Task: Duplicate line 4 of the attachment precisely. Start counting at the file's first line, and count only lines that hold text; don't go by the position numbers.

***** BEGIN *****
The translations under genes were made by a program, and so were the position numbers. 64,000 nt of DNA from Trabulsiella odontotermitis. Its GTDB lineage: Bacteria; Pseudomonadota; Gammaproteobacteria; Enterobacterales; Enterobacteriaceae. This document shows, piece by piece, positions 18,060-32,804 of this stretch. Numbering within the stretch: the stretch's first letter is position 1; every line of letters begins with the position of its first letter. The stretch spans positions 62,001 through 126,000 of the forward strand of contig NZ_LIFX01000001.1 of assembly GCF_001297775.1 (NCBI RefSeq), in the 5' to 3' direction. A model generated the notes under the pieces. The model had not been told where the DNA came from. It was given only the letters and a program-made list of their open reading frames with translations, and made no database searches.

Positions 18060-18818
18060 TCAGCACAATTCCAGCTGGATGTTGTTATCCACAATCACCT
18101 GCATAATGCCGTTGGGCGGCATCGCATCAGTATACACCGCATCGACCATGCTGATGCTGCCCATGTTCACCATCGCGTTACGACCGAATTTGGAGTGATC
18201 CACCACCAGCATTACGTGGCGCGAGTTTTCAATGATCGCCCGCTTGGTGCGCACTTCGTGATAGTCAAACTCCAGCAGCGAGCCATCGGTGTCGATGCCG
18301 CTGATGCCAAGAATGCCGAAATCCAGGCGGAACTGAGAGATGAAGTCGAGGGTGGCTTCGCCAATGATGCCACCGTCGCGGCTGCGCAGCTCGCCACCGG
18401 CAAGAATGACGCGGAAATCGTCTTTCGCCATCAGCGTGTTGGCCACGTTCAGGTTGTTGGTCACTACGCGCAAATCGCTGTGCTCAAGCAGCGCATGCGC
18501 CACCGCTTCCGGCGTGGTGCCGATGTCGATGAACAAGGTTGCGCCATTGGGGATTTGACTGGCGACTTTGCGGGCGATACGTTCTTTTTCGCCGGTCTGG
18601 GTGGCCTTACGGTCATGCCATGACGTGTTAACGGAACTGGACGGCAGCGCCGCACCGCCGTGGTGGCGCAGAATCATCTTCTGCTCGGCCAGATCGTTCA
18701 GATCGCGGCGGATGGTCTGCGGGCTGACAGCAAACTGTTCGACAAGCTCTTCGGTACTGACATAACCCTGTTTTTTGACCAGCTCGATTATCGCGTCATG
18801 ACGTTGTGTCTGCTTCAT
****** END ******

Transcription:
18101 GCATAATGCCGTTGGGCGGCATCGCATCAGTATACACCGCATCGACCATGCTGATGCTGCCCATGTTCACCATCGCGTTACGACCGAATTTGGAGTGATC